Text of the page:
Essays on Understanding of Emotions in the Workplace Coursework

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The paper 'Understanding of Emotions in the Workplace" is a good example of business coursework.   During the past two decades, substantial progress has been made regarding human emotions and the effect that it has on organizational behaviour. Researchers at all levels have understood the relevance of understanding human emotions and the implications that it has on organizational behaviour and have gained substantially from it. The research carried out has helped in gaining an insight into traditional topics, such as leadership (Finess, 2000; Glomb & Hullin, 1997; Lewis, 2000) or group process (George, 1990).

Also, the research has helped in gaining an insight into the current relevant issues of employee violence and employee reaction to organizational justice (Cropanzano, Weiss, Suckow, & Grandey, 2000). No study of organizational behaviour would be complete without an understanding of emotions at the workplace. But, it is pertinent to first study the definition of emotions in order to comprehensively to be able to understand its implications on organizational behaviour. Emotions should not be confused with moods. Izard (1993) notes that defining emotions is a complex issue. He goes on lay stress on the fact that the experiential component of emotions – the experience of pain, anger, and joy- is central and manifests itself as an action tendency, a biasing of perceptions, or a feeling state.

Emotions are generally for a short period of time and are related to the specific stimuli. Emotions differ from moods as moods are more enduring and more diffuse and are less related to specific stimuli (Frijda, 1993). Emotions can influence organizational behaviours in numerous ways. The influence is both direct as well as indirect. In direct ways, it could be by triggering of behaviour by emotions and indirectly it could affect organizational behaviour in terms of motivation, cognition, etc. Scherer (1994) gives us a strong reason for concern with emotions.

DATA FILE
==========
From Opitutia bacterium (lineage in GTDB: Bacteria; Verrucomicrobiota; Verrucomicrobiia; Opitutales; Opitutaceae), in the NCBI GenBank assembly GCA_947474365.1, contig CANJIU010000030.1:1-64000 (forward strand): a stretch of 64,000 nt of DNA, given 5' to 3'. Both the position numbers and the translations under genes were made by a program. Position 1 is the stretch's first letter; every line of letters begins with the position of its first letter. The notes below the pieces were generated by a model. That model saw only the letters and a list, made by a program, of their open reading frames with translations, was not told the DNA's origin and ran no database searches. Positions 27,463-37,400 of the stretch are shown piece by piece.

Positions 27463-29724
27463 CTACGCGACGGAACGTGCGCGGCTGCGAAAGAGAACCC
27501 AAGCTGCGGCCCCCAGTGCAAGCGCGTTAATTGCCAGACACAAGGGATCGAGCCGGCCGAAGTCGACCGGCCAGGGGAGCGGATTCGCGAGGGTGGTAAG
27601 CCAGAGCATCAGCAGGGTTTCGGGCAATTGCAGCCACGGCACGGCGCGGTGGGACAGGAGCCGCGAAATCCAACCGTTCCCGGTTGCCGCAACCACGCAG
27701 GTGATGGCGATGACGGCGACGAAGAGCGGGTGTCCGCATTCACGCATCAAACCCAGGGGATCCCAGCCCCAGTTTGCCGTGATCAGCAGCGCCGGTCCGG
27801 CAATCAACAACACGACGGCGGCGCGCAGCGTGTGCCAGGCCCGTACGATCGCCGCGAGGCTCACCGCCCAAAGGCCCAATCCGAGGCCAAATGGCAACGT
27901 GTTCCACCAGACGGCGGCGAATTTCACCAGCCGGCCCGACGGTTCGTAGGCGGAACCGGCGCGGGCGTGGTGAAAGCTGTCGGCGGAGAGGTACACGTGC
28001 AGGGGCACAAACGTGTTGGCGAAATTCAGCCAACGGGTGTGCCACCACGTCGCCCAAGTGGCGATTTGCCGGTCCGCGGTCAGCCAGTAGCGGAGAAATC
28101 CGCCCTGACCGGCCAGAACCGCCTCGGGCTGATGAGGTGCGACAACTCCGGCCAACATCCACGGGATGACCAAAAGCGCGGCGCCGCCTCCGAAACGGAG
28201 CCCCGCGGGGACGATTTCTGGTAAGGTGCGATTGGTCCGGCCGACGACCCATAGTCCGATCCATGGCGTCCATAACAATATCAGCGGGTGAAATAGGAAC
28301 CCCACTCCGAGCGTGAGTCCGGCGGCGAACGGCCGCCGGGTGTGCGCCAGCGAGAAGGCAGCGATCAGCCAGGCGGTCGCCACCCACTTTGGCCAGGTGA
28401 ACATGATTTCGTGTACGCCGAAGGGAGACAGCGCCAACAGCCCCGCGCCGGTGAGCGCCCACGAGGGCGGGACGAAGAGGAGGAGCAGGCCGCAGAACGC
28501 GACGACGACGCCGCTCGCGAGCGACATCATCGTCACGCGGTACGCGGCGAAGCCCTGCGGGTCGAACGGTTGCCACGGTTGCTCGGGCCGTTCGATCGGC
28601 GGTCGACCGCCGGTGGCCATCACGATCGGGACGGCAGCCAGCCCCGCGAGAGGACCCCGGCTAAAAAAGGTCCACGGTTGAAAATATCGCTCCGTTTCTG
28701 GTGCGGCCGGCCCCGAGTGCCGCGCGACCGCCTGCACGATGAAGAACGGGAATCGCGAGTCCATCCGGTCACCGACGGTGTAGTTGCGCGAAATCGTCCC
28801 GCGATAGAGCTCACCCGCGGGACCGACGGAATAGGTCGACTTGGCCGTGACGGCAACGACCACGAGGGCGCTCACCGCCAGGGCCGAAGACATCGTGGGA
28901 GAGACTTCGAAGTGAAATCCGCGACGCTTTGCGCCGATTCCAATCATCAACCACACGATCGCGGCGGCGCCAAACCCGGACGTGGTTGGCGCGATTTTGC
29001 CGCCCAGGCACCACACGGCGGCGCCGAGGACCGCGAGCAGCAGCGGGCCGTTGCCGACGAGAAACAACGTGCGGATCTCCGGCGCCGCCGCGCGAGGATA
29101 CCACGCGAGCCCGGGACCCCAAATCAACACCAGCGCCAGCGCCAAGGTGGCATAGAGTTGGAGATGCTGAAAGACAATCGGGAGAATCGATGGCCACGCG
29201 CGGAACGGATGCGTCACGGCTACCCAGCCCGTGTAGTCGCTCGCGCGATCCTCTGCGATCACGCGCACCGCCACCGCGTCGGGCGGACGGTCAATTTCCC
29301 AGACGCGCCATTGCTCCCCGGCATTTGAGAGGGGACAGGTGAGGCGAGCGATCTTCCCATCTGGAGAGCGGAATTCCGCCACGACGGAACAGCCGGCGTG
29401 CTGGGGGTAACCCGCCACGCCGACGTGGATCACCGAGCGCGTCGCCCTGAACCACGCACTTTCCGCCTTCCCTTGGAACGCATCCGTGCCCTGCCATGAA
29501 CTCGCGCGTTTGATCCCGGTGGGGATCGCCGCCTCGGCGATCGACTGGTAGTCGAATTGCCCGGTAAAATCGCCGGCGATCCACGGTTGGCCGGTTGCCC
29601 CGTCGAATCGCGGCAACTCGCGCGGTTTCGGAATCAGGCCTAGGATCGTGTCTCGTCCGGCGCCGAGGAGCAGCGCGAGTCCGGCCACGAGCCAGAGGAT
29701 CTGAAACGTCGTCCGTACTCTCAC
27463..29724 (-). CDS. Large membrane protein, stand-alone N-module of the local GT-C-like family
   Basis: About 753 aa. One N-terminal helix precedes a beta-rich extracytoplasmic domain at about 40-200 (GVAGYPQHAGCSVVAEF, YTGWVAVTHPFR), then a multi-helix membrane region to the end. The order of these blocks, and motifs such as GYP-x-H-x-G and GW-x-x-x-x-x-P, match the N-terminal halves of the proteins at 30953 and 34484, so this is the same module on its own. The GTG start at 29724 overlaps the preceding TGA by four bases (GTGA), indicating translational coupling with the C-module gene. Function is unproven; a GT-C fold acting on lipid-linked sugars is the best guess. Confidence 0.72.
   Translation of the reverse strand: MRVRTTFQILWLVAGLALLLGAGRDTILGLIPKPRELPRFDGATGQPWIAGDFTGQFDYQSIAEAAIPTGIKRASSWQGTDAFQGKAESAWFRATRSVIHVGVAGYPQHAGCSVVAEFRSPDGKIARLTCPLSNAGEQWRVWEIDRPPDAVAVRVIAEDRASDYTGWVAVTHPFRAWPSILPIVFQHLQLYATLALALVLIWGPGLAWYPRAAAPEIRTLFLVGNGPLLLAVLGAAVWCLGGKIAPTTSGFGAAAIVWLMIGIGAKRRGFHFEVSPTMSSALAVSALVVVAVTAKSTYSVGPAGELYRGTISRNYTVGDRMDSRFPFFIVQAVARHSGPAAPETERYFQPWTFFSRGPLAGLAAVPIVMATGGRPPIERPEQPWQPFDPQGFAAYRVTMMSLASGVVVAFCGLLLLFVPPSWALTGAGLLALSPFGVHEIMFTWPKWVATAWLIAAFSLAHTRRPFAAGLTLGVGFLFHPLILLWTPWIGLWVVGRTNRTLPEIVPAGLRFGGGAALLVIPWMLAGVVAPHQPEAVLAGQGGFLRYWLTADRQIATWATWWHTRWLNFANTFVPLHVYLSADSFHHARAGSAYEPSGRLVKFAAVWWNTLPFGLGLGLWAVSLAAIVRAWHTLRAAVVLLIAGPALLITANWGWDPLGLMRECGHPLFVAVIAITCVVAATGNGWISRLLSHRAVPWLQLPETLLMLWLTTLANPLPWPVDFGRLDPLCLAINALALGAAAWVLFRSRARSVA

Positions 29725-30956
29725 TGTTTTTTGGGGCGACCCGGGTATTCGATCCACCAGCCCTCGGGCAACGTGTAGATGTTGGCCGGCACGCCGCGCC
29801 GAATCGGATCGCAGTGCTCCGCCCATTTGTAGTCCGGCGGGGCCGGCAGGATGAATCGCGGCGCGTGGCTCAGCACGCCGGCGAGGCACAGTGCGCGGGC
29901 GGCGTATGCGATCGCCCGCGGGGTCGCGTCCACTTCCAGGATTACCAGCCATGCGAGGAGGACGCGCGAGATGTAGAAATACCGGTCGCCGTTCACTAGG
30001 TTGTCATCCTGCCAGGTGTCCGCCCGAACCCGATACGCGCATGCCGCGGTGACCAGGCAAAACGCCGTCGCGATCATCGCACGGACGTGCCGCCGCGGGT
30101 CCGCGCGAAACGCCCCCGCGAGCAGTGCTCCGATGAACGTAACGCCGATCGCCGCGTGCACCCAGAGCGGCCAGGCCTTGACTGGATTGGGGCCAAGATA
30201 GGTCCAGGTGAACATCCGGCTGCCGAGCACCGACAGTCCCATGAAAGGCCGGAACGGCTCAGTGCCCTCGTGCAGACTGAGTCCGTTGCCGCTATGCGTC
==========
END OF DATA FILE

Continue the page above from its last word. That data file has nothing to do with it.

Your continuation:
He states that emotions often act as an interface that arbitrates between environmental input and organizational output. This interface has a strong role to play in motivational- implementation system and seeing that the basic needs of a person are met. Human beings are generally able to adapt to a wide variety of environments owing to their emotional interface, as, it decouples stimuli and responses.

Scherer argues that flexibility grows from the combination of two processes. First is the latency period, which occurs while emotions ready the action tendencies in which alternate responses are considered. Second, this latency period depends upon the intensity of the emotions. For stronger emotions the latency period is much shorter, therefore implying that in situations requiring immediate attention the pre-programmed responses could be used. On the other hand for situations that are not critical one could evaluate responses for a longer duration of time and come out with the best possible solution.

Scherer’ s argument shows us the relation between emotional intensity and its effect on the emotions and related responses. Figure 1.1 shows this relationship graphically. The changing of emotional responses to potentially threatening situations by social processes is an important issue if unrecognized may cause difficulty in many organizational processes.

References

Clore, G. L. (1994). Why emotions require cognition. In P. Ekman &

R. J. Davidson (Eds.). The nature of emotion: Fundamental questions (pp. 181–191). New York: Oxford University Press.

Cropanzano, R., Weiss, H. M., Suckow, K. J., & Grandey, A. A. (2000). Doing justice to workplace emotion. In N. M. Ashkanasy, C.E.J. Har¬tel, & W. J. Zerbe (Eds.), Emotions in the workplace: Research, theory, and practice. Westport, CT: Quorum Books.

Fitness, J. (2000). Anger in the workplace: An emotion script approach to anger episodes between workers and their superiors, co-workers and subordinates. Journal of Organizational Behavior, 21, 147–162.

Fredrickson, B. L. (1998). What good are positive emotions? Review of General Psychology, 2, 173–186.

Frijda, N. H. (1993). Moods, emotion episodes, and emotions. In M. Lewis & I. M. Haviland (Eds.), Handbook of emotions (pp. 381–403). New York: Guilford Press.

Glomb, T. M., & Hulin, C. L. (1997). Anger and gender effects in ob¬served supervisor-subordinate dyadic interactions. Organizational Be¬havior and Human Decision Processes, 72, 281–307.

Isen, A. M. (2000). Positive affect and decision making. In M. Lewis and

J. M. Haviland-Jones (Eds.), Handbook of emotions (2nd ed., pp. 417– 435). New York: Guilford Press.

Isen, A. M., & Baron, R. A. (1991). Positive affect as a factor in organiza¬tional behavior. In B. M. Staw & L. L. Cummings (Eds.), Research in organizational behavior (Vol. 13, pp. 1–53). Greenwich, CT: JAI Press.

Izard, C. E. (1993). Four systems for emotion activation: Cognitive and noncognitive processes. Psychological Review, 100, 68–90.

Keltner, D., & Kring, A. M. (1998). Emotion, social function, and psycho¬pathology. Review of General Psychology, 2, 320–342.

Levenson, R. W. (1994). Human emotions: A functional view. In P. Ekman & R. J. Davidson (Eds.), The nature of emotion: Fundamental questions (pp. 123–126). New York: Oxford University Press.

Scherer, K. R. (1994). Emotion serves to decouple stimulus and response. In P. Ekman & R. J. Davidson (Eds.), The nature of emotion: Funda¬mental questions (pp. 127–130). New York: Oxford University Press.

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